A British censorship manual from WW2 gives an overview on message hiding techniques. Some of the examples given are messages hidden in letters from prisoners of war.

In World War 2 the British introduced mail censorship. They were afraid of German spies, who would send information of military relevance to their case officers. The best way to do so was to hide a scret message in an inconspicuous letter and to send it to a clandestine address in one of Germany’s neighbor countries.

A censorship manual published by the British National Archive tells us how the British trained their censors to find these hidden spy messages. This censorship manual is available for download here. It’s a fascinating read.

I already wrote about this censorship manual earlier this year (in German). What I haven’t mentioned is that some of the examples given refer to messages hidden in letters from British prisoners of war. These letters are not mentioned elsewhere in the literature I know. I am not sure if they are genuine or ficticious, but they look real to me.

Unfortunately, the censorship manual only describes the letters and the message hiding techniques used. It doesn’t say anything about the historical background. Maybe my readers can help me to answer some questions about these these PoW letters.


A letter from the “Engländerlager”

The following letter (page 9 in the manual) was sent by an unknown person from a German PoW camp (“Engländerlager”). It is dated April 16, but no year is given. It is not clear whether this letter was written in WW1 or WW2.

I can’t read the word in the upper right corner – it could be the place where the letter was written. In addition, I don’t know what “Pukleben” stands for. It could be a German familiy name or a geographical expression, but I couldn’t find anything like that on Google.

Some characters in the letter are “very finely dotted”. They spell the message “I saw in Brighton a P. man who got away (Malorey). He knows you.”


Can you spot the dots? Honestly, I can’t. Why is “Brighton” underlined? Does it mean that in this case the whole word is marked. And what does the hidden message mean? To me it doesn’t sound like something a prisoner of war would write home.


A PoW letter from World War 1

In the following letter (page 10) words are marked. The secret message is: “Camp conditions are terrible. Very little food. Bad treatment. Much discontent. But the people have very little. If what we hear is right, they are feeling the shortage.” The letter is dated 7/10/18, which probably stands for July 10, 1918. This means that it stems from World War 1.


In this case, it is clear what the secret message means. However, I can’t see any marks in the letter. Can you?


A semaphore code

In the following example (page 13) the secret message is not given. Can you find it?


The explanation does not say whether this semaphore code was used in WW1 or WW2.

If you can answer any of my questions about these PoW codes, I would be very interested to learn.

Further reading: An encrypted notebook that waits to be solved

Kommentare (11)

  1. #1 Thomas
    26. September 2016

    The first letter was written during WW 1 in the PoW camp Ruhleben in Berlin -Spandau (

  2. #2 Klaus Schmeh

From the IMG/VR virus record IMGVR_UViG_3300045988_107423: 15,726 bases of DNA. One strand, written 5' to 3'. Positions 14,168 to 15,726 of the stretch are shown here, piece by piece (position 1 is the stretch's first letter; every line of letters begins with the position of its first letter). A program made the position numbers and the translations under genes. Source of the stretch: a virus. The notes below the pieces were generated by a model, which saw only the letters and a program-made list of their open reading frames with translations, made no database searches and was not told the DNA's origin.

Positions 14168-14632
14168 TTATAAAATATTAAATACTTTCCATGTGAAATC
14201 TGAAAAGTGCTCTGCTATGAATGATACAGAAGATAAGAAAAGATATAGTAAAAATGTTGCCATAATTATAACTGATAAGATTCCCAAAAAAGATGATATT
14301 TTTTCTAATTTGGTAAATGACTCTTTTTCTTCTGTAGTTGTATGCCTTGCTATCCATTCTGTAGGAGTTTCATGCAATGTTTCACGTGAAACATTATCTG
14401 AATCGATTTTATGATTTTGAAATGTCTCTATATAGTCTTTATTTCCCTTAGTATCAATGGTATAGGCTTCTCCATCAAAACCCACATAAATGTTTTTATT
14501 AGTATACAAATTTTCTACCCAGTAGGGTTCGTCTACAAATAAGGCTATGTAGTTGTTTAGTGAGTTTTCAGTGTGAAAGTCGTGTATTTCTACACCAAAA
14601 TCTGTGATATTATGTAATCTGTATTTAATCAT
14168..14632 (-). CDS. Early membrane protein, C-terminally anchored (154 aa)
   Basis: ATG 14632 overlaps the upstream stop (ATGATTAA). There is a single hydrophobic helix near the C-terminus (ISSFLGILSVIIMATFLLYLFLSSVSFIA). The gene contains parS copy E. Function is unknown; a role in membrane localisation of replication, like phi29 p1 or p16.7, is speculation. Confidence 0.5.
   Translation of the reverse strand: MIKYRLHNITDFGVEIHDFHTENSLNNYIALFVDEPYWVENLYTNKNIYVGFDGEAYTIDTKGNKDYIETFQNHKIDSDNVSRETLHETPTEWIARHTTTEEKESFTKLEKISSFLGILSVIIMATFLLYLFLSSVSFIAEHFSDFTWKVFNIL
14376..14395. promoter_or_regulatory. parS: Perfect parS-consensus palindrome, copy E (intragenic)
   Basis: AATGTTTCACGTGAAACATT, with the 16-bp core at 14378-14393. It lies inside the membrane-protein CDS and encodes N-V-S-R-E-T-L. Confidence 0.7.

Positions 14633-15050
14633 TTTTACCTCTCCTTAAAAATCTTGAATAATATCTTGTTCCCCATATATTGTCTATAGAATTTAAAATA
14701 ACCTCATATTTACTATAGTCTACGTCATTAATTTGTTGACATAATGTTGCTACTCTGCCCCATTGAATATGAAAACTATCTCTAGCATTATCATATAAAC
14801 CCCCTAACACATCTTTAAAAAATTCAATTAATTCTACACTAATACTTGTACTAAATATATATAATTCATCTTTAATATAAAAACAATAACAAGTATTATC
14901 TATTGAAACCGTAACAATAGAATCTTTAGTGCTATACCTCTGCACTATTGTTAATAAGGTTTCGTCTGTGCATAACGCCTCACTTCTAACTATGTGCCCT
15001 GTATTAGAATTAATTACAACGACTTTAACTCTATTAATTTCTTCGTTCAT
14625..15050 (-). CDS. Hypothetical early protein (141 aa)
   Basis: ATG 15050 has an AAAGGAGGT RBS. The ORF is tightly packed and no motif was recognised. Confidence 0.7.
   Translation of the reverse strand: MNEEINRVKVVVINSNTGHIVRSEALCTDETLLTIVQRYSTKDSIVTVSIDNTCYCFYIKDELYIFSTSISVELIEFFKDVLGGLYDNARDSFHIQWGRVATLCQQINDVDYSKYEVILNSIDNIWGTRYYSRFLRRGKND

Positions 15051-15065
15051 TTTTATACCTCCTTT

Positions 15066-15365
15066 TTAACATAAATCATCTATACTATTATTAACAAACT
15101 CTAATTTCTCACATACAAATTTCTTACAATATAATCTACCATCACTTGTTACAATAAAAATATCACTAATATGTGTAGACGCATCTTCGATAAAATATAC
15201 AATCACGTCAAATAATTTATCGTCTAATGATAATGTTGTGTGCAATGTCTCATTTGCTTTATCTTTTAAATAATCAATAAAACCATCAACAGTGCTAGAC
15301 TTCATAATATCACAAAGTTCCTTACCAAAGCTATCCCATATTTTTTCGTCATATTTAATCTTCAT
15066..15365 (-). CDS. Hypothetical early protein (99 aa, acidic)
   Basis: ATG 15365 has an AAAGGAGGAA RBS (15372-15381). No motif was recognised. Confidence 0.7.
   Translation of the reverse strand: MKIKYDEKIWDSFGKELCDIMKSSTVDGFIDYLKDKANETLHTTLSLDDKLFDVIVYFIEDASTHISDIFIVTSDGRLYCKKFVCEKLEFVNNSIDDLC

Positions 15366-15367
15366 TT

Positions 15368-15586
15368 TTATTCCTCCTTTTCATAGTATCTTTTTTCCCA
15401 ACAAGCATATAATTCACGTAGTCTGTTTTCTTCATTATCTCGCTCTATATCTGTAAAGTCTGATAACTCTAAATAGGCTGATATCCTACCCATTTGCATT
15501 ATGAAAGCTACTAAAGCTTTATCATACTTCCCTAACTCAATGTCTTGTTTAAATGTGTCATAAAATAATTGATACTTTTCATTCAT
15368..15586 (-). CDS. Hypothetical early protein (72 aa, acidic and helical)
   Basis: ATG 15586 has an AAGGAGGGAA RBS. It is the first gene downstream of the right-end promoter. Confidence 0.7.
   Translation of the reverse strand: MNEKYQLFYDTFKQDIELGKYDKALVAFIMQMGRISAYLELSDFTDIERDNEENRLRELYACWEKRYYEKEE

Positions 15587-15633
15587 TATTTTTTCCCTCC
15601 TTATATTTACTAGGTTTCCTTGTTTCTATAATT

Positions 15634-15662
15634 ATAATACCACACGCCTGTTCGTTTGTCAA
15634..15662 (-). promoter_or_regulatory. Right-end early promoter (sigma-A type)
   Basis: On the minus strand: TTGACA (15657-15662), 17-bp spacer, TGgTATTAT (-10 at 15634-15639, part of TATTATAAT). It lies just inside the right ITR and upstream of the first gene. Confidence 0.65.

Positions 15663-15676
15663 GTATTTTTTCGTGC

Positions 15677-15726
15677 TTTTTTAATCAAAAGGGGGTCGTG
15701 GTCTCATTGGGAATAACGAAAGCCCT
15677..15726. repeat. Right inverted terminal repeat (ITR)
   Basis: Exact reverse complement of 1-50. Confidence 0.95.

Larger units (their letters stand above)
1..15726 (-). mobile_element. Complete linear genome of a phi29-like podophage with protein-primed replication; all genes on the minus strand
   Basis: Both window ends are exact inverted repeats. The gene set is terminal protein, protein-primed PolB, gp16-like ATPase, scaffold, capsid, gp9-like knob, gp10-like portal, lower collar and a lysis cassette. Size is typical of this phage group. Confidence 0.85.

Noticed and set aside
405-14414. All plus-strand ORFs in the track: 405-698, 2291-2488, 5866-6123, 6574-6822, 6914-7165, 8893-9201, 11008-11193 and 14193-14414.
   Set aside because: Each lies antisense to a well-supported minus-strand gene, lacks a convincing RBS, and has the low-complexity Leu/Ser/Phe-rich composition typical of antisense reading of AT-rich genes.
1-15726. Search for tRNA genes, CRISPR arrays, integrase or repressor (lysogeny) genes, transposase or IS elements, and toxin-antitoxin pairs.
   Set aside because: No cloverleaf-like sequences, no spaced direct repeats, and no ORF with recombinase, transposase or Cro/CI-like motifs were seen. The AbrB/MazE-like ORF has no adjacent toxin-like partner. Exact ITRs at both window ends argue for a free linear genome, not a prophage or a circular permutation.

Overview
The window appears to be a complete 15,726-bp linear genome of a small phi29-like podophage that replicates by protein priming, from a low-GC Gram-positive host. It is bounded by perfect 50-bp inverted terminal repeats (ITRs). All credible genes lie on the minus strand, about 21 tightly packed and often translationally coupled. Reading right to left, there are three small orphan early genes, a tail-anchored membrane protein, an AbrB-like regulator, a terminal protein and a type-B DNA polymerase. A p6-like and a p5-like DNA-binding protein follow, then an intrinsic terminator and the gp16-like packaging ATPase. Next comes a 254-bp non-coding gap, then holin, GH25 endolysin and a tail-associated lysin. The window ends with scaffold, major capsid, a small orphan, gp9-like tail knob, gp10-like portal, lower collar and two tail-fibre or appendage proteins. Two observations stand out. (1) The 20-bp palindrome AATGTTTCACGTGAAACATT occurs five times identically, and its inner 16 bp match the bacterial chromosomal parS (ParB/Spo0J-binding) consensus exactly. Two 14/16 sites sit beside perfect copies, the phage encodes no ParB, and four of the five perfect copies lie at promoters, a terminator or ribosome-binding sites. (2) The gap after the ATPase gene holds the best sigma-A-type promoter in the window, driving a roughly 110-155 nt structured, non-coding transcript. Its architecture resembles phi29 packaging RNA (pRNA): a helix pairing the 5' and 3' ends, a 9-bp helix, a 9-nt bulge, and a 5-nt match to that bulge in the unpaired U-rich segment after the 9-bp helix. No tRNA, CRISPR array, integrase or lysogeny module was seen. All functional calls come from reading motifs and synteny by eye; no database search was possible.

26. September 2016

    @Thomas: Thanks for the hint. I didn’t think that the first letter of this word is an R.

  3. #3 HF(de)
    26. September 2016

    Zu Nummer 2: einer der Buchstaben eines Wortes ist mit einem waagerechten Strich versehen, der da nicht hingehört. Terrible z.B. das b.

  4. #4 Thomas
    26. September 2016

    In letter 2 the important words are marked by crossing out one letter

  5. #5 Thomas
    26. September 2016

    The semaphore message is “troops”

  6. #6 HF(de)
    26. September 2016

    Beim dritten geht es um Flaggensignale, die mit dem t realisiert werden. Der senkrechte Strich vom T ist der Mensch, der waagerechte ist jeweils anders für unterschiedliche Signale.

  7. #7 Thomas
    26. September 2016

    In letter 1 there are little points under some letters,
    I use uppercase letters:


  8. #8 m
    26. September 2016

    some of the dots in the first one:
    – end of 1st line: “…you quịte a good”
    – 3rd line: “…Yeṣterdạy. I ẉas extravagant? …”
    – 4th line: “…After leavịṇg Brighton…”
    Probably the brain edits fine dots out on scanned pages :)

  9. #9 Thomas
    26. September 2016

    The brochure was printed in 1939, therefore the specimens can’t be written in WW 2.

  10. #10 Klaus Schmeh
    27. September 2016

    David Heath via Facebook:
    Very interesting! Worthing is probably the text in the top-right, a place in England. Those dots in the first letter are very hard to make out, but they do seem to be there… in the first line, look closely under the ‘i’ in ‘quite’. The third line, the ‘s’ and ‘a’ in yesterday and the ‘w’ in ‘was’. In the next line, the ‘i’ and ‘n’ in leaving… and with Brighton gives ‘I saw in Brighton’… to start with. In the next line, the ‘a’ in ‘is a very’, and the one after that has the ‘p’ in place marked. Then the ‘m’ in mounted, ‘a’ in real and ‘n’ in mounted… and so on.

  11. #11 Klaus Schmeh
    28. September 2016

    Bart Wenmeckers via Facebook:
    Very interesting post Klaus I have had a quick look at one of the letters from ww1 and underlined the “PT” words but i don’t see the dots or any marking usually associated with stego. Sometimes there is a word number sequence like every fifth word etc but apart from a couple of sequencing from the date number (coincidence) to the under lines i see no match here either. Very cool article though